Chances are that you think you know your staff pretty well?
Well think on – there’s a more than high chance that significant numbers of your team are struggling with their health in a way that you know nothing about. This isn’t just a personal issue – it’s really impacting what they do at work. Recent research shows that a massive 65% of employees are struggling with their health in some capacity!! And of this figure most people are experiencing forms of mental distress as opposed to physical health issues.

So how come most bosses know nothing about this?

Sadly many employers believe that this isn’t anything to do with them. They are wrong! Mental distress is crippling businesses – costing employers directly an estimated £33-43 billion! A similar figure (£40bn) as allocated to education (UK central government) for 2018! This money is literally being poured down the drain! Yet it doesn’t have to be like this! The stigma about mental health is so strong that majority of people will not speak about it to their friends – and definitely not their manager. Fear of serious negative repercussions would appear to be justified given the increasing number of people who having disclosed their mental health condition then find themselves subject to disciplinary procedures, demotion or dismissal!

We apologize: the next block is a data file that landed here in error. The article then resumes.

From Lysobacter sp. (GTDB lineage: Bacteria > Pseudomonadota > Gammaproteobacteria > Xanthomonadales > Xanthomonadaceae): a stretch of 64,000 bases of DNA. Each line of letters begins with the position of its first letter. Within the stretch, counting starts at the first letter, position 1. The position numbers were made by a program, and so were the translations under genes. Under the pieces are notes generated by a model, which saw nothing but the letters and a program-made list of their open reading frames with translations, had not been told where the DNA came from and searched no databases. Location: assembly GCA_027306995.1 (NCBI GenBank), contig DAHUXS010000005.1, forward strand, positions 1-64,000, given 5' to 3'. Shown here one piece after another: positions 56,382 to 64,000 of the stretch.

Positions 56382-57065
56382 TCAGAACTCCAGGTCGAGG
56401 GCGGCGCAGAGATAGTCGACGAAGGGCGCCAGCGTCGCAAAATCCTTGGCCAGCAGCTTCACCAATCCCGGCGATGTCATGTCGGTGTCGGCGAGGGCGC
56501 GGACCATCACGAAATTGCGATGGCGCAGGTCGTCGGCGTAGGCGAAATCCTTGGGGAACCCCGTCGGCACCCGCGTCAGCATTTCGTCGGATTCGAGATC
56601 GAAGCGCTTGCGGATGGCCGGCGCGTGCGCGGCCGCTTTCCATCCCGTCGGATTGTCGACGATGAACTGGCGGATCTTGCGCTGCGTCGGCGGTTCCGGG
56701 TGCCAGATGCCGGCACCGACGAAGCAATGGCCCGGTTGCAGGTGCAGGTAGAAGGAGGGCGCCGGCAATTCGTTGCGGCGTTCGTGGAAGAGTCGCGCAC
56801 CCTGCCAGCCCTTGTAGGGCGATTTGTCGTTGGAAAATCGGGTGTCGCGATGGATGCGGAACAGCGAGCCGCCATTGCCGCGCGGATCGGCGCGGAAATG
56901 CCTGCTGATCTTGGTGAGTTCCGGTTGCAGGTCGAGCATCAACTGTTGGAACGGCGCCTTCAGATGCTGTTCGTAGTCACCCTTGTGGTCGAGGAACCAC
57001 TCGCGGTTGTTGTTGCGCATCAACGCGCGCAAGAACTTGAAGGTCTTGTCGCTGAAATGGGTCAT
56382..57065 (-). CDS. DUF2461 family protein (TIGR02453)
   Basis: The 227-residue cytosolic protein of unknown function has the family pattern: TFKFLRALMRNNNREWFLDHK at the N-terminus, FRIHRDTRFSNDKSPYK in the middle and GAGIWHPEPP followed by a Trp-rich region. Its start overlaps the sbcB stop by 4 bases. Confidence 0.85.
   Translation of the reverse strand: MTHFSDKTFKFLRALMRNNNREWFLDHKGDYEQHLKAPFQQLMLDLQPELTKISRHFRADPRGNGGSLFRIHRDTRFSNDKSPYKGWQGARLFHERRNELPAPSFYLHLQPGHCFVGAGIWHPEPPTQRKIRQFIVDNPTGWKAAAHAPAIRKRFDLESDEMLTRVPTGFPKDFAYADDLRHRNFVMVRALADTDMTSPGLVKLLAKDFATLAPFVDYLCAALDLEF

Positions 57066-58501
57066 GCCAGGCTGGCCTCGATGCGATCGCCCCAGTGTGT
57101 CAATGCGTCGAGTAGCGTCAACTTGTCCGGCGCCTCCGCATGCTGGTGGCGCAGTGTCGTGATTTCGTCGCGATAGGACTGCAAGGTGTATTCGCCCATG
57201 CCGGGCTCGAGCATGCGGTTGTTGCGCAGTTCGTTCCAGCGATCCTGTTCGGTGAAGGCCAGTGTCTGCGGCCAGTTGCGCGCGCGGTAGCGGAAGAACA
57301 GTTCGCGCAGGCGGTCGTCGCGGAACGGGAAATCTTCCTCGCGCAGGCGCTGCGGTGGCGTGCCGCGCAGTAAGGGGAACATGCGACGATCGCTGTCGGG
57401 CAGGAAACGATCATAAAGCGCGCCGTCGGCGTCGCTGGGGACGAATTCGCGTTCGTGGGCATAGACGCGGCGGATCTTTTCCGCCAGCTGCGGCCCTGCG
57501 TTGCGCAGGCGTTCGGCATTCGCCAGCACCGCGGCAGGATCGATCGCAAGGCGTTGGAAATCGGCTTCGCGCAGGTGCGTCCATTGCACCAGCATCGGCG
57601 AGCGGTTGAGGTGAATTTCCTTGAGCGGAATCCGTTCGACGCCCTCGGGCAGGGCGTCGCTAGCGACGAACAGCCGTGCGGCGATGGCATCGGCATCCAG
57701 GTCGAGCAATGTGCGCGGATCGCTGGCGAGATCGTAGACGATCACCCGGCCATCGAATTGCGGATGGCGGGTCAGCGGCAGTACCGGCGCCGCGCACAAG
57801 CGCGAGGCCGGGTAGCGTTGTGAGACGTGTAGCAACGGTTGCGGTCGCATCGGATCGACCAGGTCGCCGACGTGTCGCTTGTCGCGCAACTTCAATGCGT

So whilst some are fearful of sharing their mental health issue – perhaps one that has been medically diagnosed, there are many who despite struggling are unaware that this could be something serious. Stress, depression, anxiety and burn out can all creep up on people and it may be some time before they become aware of it – sometimes they need other people to notice their behaviour or they need to understand the many physical symptoms that signal mental distress.

Many people just accept that feeling overwhelmed, tired and whatever other symptoms they are experiencing are normal because they don’t make the time to notice and become aware they may even expect to feel like this. The thing that tips people into mental ill-health usually isn’t one thing but an accumulation but without being aware of it they have been struggling and then one event tips the balance – perhaps causing some sort of crisis.